}}
 
}}

Revision as of 15:01, 5 September 2018

Yip-Schoeb2020
BibType ARTICLE
Key Yip-Schoeb2018
Author(s) Adrian Yip, Veronika Schoeb
Title Facilitating patient participation in physiotherapy: Symptom-talk during exercise therapy from an Asian context
Editor(s)
Tag(s) EMCA, Healthcare communication, Patient Participation, Health literacy, In Press, Medical EMCA
Publisher
Year 2018
Language English
City
Month
Journal Physiotherapy Theory and Practice: An International Journal of Physical Therapy
Volume
Number
Pages
URL Link
DOI https://doi.org/10.1080/09593985.2018.1485800
ISBN
Organization
Institution
School
Type
Edition
Series
Howpublished
Book title
Chapter

Download BibTex

Abstract

Background and purpose: Patient participation is the cornerstone for effective physiotherapy intervention. The aim was to analyze how patients and physiotherapists negotiate symptoms during exercise therapy and describe patients’ participation during this process. Methods: Nineteen consultations with sixteen patients and six physiotherapists were video-recorded in two Hong Kong outpatient settings. Conversation Analysis was used to uncover interactional aspects of symptom-talk, focusing on turn-taking, sequence organization, and vocabulary. Results: Physiotherapists explored patients’ symptoms only minimally and their frequent use of closed-ended questions allowed limited opportunity for participation. For patient-initiated symptom-talk, less than half elicited actions from physiotherapists, whose minimal acknowledgments were often accepted. Yet, some patients achieved a more substantial contribution through: (1) pausing the exercise-in-progress; (2) gazing at the physiotherapist; (3) pointing at the painful area; and (4) interrupting the physiotherapist, thereby challenging the social order. While discussion about symptoms was often initiated by physiotherapists, some patients participated actively by engaging in certain communicative strategies. Conclusions: Patient participation can be improved by physiotherapists offering a supportive environment (i.e., question design, responding to patients’ initiations, and promoting health literacy), and by patients embracing action-engendering communicative strategies. The fine details of interaction shed light onto the subtleties of symptom-talk initiated by patients or physiotherapists in physiotherapy.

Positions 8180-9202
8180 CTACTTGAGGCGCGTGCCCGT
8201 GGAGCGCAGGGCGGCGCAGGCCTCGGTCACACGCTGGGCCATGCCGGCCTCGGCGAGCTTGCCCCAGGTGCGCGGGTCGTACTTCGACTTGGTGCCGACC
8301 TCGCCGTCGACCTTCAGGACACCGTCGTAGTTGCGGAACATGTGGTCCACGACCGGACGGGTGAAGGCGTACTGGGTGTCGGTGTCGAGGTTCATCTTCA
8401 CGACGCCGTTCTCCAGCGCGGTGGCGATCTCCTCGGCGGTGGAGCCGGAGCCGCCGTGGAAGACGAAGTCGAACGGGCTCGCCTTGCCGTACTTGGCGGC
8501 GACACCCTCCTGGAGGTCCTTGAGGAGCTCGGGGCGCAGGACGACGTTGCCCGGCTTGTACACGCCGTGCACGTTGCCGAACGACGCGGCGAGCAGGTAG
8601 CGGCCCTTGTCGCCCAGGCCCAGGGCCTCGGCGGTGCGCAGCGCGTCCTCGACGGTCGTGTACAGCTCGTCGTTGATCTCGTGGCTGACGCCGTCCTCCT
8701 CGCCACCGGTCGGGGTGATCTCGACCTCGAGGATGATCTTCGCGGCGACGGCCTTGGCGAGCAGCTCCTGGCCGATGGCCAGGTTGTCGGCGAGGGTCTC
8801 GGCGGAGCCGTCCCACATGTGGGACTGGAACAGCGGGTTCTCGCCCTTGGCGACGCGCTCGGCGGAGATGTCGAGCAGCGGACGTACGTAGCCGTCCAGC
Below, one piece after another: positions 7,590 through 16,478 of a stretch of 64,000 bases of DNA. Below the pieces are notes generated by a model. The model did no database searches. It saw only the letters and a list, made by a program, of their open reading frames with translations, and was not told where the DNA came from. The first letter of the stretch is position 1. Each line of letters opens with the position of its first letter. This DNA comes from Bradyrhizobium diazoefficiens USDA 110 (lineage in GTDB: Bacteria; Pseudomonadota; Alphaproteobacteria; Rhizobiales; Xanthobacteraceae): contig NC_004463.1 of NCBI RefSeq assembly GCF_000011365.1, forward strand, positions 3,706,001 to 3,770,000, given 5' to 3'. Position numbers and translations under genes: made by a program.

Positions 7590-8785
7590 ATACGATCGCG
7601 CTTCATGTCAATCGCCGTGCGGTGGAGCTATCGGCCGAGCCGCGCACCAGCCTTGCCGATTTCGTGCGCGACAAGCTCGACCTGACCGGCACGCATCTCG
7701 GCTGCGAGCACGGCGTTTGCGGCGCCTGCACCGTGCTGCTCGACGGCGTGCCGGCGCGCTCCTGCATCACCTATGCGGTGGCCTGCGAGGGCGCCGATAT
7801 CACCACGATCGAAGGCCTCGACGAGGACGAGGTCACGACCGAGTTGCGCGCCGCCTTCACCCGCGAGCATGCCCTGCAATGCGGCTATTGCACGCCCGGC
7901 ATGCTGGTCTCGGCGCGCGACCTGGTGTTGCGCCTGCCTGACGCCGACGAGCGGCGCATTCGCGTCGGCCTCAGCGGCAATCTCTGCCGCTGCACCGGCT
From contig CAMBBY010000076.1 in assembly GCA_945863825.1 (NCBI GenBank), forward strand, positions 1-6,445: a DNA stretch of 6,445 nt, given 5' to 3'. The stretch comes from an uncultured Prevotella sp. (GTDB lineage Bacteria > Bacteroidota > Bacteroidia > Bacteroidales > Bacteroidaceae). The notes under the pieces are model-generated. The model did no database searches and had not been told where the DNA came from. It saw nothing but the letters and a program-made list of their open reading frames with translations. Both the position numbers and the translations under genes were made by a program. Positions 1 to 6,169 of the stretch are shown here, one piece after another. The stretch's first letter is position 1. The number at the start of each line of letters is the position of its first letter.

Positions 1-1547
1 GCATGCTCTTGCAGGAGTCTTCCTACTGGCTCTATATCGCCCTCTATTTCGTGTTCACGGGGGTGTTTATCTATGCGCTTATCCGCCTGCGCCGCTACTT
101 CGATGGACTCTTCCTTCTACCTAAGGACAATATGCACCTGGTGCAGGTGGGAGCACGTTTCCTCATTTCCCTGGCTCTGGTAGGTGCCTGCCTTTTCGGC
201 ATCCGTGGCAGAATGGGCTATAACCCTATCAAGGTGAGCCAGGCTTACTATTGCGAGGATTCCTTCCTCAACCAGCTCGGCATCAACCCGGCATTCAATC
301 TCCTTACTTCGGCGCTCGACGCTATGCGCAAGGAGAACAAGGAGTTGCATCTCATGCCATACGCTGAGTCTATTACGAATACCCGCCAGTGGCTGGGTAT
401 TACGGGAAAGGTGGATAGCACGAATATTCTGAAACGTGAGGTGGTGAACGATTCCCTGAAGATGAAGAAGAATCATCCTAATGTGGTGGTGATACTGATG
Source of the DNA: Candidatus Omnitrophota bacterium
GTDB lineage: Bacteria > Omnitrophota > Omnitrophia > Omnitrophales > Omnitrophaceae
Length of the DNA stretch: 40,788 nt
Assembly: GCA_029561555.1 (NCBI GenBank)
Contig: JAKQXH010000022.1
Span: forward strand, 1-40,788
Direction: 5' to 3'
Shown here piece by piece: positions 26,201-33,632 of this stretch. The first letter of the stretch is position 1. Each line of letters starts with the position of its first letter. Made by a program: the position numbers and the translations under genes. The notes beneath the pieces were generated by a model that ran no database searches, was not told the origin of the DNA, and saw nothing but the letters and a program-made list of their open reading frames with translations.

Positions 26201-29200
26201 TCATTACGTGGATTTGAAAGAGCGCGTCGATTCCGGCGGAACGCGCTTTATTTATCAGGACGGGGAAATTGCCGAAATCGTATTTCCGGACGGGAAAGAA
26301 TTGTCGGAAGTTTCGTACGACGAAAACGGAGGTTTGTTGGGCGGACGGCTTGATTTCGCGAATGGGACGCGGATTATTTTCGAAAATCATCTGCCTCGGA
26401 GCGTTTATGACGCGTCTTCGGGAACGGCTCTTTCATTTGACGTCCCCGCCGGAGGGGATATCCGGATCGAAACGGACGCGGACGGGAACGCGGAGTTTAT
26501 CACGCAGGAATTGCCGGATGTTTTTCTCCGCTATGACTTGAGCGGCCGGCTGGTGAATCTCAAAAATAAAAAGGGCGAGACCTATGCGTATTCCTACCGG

Notes